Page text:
Mining Graph DataISBN: 9780471731900
500 pages
November 2006

There is a misprint with the link to the accompanying Web page for this book. For those readers who would like to experiment with the techniques found in this book or test their own ideas on graph data, the Web page for the book should be http://www.eecs.wsu.edu/MGD.
Acknowledgments.
Contributors.
1 INTRODUCTION (Lawrence B. Holder and Diane J. Cook).
1.1 Terminology.
1.2 Graph Databases.
1.3 Book Overview.
References.
Part I GRAPHS.
2 GRAPH MATCHING—EXACT AND ERRORTOLERANT METHODS AND THE AUTOMATIC LEARNING OF EDIT COSTS (Horst Bunke and Michel Neuhaus).
2.1 Introduction.
2.2 Definitions and Graph Matching Methods.
2.3 Learning Edit Costs.
2.4 Experimental Evaluation.
2.5 Discussion and Conclusions.
References.
3 GRAPH VISUALIZATION AND DATA MINING (Walter Didimo and Giuseppe Liotta).
3.1 Introduction.
3.2 Graph Drawing Techniques.
3.3 Examples of Visualization Systems.
3.4 Conclusions.
References.
4 GRAPH PATTERNS AND THE RMAT GENERATOR (Deepayan Chakrabarti and Christos Faloutsos).
4.1 Introduction.
4.2 Background and Related Work.
4.3 NetMine and RMAT.
4.4 Experiments.
4.5 Conclusions.
References.
Part II MINING TECHNIQUES.
5 DISCOVERY OF FREQUENT SUBSTRUCTURES (Xifeng Yan and Jiawei Han).
5.1 Introduction.
5.2 Preliminary Concepts.
5.3 Aprioribased Approach.
5.4 Pattern Growth Approach.
5.5 Variant Substructure Patterns.
5.6 Experiments and Performance Study.
5.7 Conclusions.
References.
6 FINDING TOPOLOGICAL FREQUENT PATTERNS FROM GRAPH DATASETS (Michihiro Kuramochi and George Karypis).
6.1 Introduction.
6.2 Background Definitions and Notation.
6.3 Frequent Pattern Discovery from Graph Datasets—Problem Definitions.
6.4 FSG for the GraphTransaction Setting.
6.5 SIGRAM for the SingleGraph Setting.
6.6 GREW—Scalable Frequent Subgraph Discovery Algorithm.
6.7 Related Research.
6.8 Conclusions.
References.
7 UNSUPERVISED AND SUPERVISED PATTERN LEARNING IN GRAPH DATA (Diane J. Cook, Lawrence B. Holder, and Nikhil Ketkar).
7.1 Introduction.
7.2 Mining Graph Data Using Subdue.
7.3 Comparison to Other GraphBased Mining Algorithms.
7.4 Comparison to Frequent Substructure Mining Approaches.
7.5 Comparison to ILP Approaches.
7.6 Conclusions.
References.
8 GRAPH GRAMMAR LEARNING (Istvan Jonyer).
8.1 Introduction.
8.2 Related Work.
8.3 Graph Grammar Learning.
8.4 Empirical Evaluation.
8.5 Conclusion.
References.
9 CONSTRUCTING DECISION TREE BASED ON CHUNKINGLESS GRAPHBASED INDUCTION (Kouzou Ohara, Phu Chien Nguyen, Akira Mogi, Hiroshi Motoda, and Takashi Washio).
9.1 Introduction.
9.2 GraphBased Induction Revisited.
9.3 Problem Caused by Chunking in BGBI.
9.4 Chunkingless GraphBased Induction (ClGBI).
9.5 Decision Tree Chunkingless GraphBased Induction (DTClGBI).
9.6 Conclusions.
References.
10 SOME LINKS BETWEEN FORMAL CONCEPT ANALYSIS AND GRAPH MINING (Michel Liquière).
10.1 Presentation.
10.2 Basic Concepts and Notation.
10.3 Formal Concept Analysis.
10.4 Extension Lattice and Description Lattice Give Concept Lattice.
10.5 Graph Description and Galois Lattice.
10.6 Graph Mining and Formal Propositionalization.
10.7 Conclusion.
References.
11 KERNEL METHODS FOR GRAPHS (Thomas Gärtner, Tamás Horváth, Quoc V. Le, Alex J. Smola, and Stefan Wrobel).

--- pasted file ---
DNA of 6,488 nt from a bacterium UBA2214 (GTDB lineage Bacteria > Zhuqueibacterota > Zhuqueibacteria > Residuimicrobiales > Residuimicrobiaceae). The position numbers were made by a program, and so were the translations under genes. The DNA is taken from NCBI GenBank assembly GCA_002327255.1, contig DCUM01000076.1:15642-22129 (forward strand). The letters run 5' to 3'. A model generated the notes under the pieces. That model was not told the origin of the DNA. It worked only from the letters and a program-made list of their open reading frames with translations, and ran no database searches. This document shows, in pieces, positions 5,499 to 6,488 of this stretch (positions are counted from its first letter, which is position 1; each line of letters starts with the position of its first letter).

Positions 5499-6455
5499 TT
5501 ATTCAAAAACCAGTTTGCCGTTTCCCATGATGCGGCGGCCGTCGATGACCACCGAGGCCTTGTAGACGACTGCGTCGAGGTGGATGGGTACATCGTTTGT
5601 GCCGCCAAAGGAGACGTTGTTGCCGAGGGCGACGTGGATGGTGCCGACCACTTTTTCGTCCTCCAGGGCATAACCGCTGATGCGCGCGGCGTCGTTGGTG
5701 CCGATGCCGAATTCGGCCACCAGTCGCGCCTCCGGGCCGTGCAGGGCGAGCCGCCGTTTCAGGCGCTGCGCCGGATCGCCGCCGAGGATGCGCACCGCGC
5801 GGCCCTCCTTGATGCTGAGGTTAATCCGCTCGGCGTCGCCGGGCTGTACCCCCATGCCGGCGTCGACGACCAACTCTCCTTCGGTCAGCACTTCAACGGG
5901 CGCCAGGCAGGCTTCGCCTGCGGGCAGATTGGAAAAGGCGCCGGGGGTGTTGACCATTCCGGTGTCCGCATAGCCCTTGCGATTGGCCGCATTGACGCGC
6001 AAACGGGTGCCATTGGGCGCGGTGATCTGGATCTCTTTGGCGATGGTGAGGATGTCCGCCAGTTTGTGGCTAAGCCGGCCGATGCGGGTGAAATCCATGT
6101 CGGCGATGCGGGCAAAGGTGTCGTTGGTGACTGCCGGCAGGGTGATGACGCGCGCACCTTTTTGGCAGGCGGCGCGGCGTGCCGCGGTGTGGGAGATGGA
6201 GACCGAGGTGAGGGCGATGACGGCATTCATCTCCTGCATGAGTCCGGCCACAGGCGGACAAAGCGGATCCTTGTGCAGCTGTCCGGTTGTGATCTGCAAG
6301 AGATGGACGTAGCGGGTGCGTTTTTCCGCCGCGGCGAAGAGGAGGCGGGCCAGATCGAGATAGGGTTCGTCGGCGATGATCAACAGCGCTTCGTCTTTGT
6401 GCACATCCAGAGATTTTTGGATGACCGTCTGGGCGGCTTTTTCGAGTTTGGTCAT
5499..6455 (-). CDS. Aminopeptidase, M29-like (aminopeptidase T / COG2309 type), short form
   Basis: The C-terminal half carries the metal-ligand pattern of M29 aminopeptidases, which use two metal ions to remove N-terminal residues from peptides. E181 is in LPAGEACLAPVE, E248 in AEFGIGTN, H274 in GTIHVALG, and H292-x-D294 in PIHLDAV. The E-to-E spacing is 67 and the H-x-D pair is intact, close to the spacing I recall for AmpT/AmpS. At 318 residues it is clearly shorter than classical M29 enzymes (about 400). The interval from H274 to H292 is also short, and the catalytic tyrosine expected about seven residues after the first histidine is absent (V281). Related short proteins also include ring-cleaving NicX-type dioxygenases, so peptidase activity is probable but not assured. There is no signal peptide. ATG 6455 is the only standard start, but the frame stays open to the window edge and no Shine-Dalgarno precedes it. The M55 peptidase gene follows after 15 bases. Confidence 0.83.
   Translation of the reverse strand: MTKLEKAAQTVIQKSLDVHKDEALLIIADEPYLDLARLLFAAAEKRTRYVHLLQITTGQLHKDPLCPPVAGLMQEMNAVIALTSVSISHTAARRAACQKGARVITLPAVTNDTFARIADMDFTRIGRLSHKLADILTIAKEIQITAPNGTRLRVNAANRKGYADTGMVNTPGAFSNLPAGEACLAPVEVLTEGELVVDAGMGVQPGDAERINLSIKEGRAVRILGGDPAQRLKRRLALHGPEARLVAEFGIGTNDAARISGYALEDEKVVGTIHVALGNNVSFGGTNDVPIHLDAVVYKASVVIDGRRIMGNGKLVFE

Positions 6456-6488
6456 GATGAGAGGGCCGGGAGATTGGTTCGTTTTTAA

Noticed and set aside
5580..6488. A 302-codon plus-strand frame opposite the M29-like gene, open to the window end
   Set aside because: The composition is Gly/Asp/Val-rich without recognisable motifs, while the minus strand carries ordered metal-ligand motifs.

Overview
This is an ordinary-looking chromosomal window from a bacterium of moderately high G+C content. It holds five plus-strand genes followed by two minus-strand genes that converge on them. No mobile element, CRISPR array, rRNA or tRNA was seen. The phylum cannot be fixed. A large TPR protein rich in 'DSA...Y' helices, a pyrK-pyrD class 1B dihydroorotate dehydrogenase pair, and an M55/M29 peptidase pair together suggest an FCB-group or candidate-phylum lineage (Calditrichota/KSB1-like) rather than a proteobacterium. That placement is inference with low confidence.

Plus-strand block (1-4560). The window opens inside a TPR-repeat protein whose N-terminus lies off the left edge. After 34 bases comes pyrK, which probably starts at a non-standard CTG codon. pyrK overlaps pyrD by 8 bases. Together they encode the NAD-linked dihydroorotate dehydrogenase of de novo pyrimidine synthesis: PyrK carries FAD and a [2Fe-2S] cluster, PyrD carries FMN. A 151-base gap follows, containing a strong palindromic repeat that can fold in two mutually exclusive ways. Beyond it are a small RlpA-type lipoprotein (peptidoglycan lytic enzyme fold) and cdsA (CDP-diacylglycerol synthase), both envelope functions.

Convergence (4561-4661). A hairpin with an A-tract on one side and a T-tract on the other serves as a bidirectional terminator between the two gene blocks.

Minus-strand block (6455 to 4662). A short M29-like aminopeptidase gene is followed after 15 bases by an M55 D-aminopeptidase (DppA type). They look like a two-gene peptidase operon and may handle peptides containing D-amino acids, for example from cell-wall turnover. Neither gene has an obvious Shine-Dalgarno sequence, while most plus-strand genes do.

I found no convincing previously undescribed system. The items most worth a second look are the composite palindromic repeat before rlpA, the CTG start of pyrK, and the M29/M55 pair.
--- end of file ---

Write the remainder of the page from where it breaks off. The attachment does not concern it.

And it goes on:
11.1 Introduction.
11.2 Graph Classification.
11.3 Vertex Classification.
11.4 Conclusions and Future Work.
References.
12 KERNELS AS LINK ANALYSIS MEASURES (Masashi Shimbo and Takahiko Ito).
12.1 Introduction.
12.2 Preliminaries.
12.3 Kernelbased Unified Framework for Importance and Relatedness.
12.4 Laplacian Kernels as a Relatedness Measure.
12.5 Practical Issues.
12.6 Related Work.
12.7 Evaluation with Bibliographic Citation Data.
12.8 Summary.
References.
13 ENTITY RESOLUTION IN GRAPHS (Indrajit Bhattacharya and Lise Getoor).
13.1 Introduction.
13.2 Related Work.
13.3 Motivating Example for GraphBased Entity Resolution.
13.4 GraphBased Entity Resolution: Problem Formulation.
13.5 Similarity Measures for Entity Resolution.
13.6 GraphBased Clustering for Entity Resolution.
13.7 Experimental Evaluation.
13.8 Conclusion.
References.
Part III APPLICATIONS.
14 MINING FROM CHEMICAL GRAPHS (Takashi Okada).
14.1 Introduction and Representation of Molecules.
14.2 Issues for Mining.
14.3 CASE: A Prototype Mining System in Chemistry.
14.4 Quantitative Estimation Using Graph Mining.
14.5 Extension of Linear Fragments to Graphs.
14.6 Combination of Conditions.
14.7 Concluding Remarks.
References.
15 UNIFIED APPROACH TO ROOTED TREE MINING: ALGORITHMS AND APPLICATIONS (Mohammed Zaki).
15.1 Introduction.
15.2 Preliminaries.
15.3 Related Work.
15.4 Generating Candidate Subtrees.
15.5 Frequency Computation.
15.6 Counting Distinct Occurrences.
15.7 The SLEUTH Algorithm.
15.8 Experimental Results.
15.9 Tree Mining Applications in Bioinformatics.
15.10 Conclusions.
References.
16 DENSE SUBGRAPH EXTRACTION (Andrew Tomkins and Ravi Kumar).
16.1 Introduction.
16.2 Related Work.
16.3 Finding the densest subgraph.
16.4 Trawling.
16.5 Graph Shingling.
16.6 Connection Subgraphs.
16.7 Conclusions.
References.
17 SOCIAL NETWORK ANALYSIS (Sherry E. Marcus, Melanie Moy, and Thayne Coffman).
17.1 Introduction.
17.2 Social Network Analysis.
17.3 Group Detection.
17.4 Terrorist Modus Operandi Detection System.
17.5 Computational Experiments.
17.6 Conclusion.
References.
Index.
LAWRENCE B. HOLDER, PhD, is Professor in the School of Electrical Engineering and Computer Science at Washington State University, where he teaches and conducts research in artificial intelligence, machine learning, data mining, graph theory, parallel and distributed processing, and cognitive architectures.